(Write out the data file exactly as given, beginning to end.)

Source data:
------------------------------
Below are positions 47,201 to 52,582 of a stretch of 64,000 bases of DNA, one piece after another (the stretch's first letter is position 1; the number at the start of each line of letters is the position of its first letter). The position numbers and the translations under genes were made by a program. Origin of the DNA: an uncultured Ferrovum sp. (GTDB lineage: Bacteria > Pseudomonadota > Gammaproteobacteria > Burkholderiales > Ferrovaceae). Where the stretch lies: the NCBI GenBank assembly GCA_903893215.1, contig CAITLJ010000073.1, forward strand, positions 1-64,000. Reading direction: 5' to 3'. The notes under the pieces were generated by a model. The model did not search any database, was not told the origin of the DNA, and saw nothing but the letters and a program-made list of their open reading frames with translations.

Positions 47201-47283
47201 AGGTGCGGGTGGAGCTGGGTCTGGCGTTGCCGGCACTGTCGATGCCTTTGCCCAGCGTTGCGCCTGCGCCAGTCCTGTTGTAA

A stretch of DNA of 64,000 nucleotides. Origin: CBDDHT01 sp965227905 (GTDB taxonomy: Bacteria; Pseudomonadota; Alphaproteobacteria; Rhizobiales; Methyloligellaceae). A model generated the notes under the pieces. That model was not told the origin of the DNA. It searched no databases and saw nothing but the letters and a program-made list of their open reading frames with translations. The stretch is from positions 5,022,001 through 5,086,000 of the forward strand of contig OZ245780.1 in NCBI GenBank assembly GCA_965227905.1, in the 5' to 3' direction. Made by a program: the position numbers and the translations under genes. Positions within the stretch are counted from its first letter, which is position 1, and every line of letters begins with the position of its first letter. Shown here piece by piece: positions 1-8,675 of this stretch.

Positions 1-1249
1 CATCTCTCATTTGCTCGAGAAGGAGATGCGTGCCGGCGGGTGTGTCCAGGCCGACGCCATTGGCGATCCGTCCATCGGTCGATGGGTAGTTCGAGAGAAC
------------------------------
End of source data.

Below are positions 47,201 to 52,582 of a stretch of 64,000 bases of DNA, one piece after another (the stretch's first letter is position 1; the number at the start of each line of letters is the position of its first letter). The position numbers and the translations under genes were made by a program. Origin of the DNA: an uncultured Ferrovum sp. (GTDB lineage: Bacteria > Pseudomonadota > Gammaproteobacteria > Burkholderiales > Ferrovaceae). Where the stretch lies: the NCBI GenBank assembly GCA_903893215.1, contig CAITLJ010000073.1, forward strand, positions 1-64,000. Reading direction: 5' to 3'. The notes under the pieces were generated by a model. The model did not search any database, was not told the origin of the DNA, and saw nothing but the letters and a program-made list of their open reading frames with translations.

Positions 47201-47283
47201 AGGTGCGGGTGGAGCTGGGTCTGGCGTTGCCGGCACTGTCGATGCCTTTGCCCAGCGTTGCGCCTGCGCCAGTCCTGTTGTAA

A stretch of DNA of 64,000 nucleotides. Origin: CBDDHT01 sp965227905 (GTDB taxonomy: Bacteria; Pseudomonadota; Alphaproteobacteria; Rhizobiales; Methyloligellaceae). A model generated the notes under the pieces. That model was not told the origin of the DNA. It searched no databases and saw nothing but the letters and a program-made list of their open reading frames with translations. The stretch is from positions 5,022,001 through 5,086,000 of the forward strand of contig OZ245780.1 in NCBI GenBank assembly GCA_965227905.1, in the 5' to 3' direction. Made by a program: the position numbers and the translations under genes. Positions within the stretch are counted from its first letter, which is position 1, and every line of letters begins with the position of its first letter. Shown here piece by piece: positions 1-8,675 of this stretch.

Positions 1-1249
1 CATCTCTCATTTGCTCGAGAAGGAGATGCGTGCCGGCGGGTGTGTCCAGGCCGACGCCATTGGCGATCCGTCCATCGGTCGATGGGTAGTTCGAGAGAAC